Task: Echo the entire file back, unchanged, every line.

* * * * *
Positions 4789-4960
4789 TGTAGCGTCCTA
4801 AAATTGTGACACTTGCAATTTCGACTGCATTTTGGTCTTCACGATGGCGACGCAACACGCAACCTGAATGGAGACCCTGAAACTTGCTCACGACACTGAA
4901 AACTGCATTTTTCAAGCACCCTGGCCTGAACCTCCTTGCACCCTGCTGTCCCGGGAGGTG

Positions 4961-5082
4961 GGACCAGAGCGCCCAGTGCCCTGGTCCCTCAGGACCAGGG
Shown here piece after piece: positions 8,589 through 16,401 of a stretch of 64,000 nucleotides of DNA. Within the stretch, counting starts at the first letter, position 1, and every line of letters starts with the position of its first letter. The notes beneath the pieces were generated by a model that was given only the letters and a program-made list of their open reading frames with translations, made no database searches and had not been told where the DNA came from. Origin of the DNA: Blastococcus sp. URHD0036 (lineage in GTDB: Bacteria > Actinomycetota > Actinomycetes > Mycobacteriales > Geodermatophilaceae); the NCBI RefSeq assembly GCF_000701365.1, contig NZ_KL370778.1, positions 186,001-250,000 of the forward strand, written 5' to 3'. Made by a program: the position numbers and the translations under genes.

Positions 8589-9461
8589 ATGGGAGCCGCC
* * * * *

Positions 4789-4960
4789 TGTAGCGTCCTA
4801 AAATTGTGACACTTGCAATTTCGACTGCATTTTGGTCTTCACGATGGCGACGCAACACGCAACCTGAATGGAGACCCTGAAACTTGCTCACGACACTGAA
4901 AACTGCATTTTTCAAGCACCCTGGCCTGAACCTCCTTGCACCCTGCTGTCCCGGGAGGTG

Positions 4961-5082
4961 GGACCAGAGCGCCCAGTGCCCTGGTCCCTCAGGACCAGGG
Shown here piece after piece: positions 8,589 through 16,401 of a stretch of 64,000 nucleotides of DNA. Within the stretch, counting starts at the first letter, position 1, and every line of letters starts with the position of its first letter. The notes beneath the pieces were generated by a model that was given only the letters and a program-made list of their open reading frames with translations, made no database searches and had not been told where the DNA came from. Origin of the DNA: Blastococcus sp. URHD0036 (lineage in GTDB: Bacteria > Actinomycetota > Actinomycetes > Mycobacteriales > Geodermatophilaceae); the NCBI RefSeq assembly GCF_000701365.1, contig NZ_KL370778.1, positions 186,001-250,000 of the forward strand, written 5' to 3'. Made by a program: the position numbers and the translations under genes.

Positions 8589-9461
8589 ATGGGAGCCGCC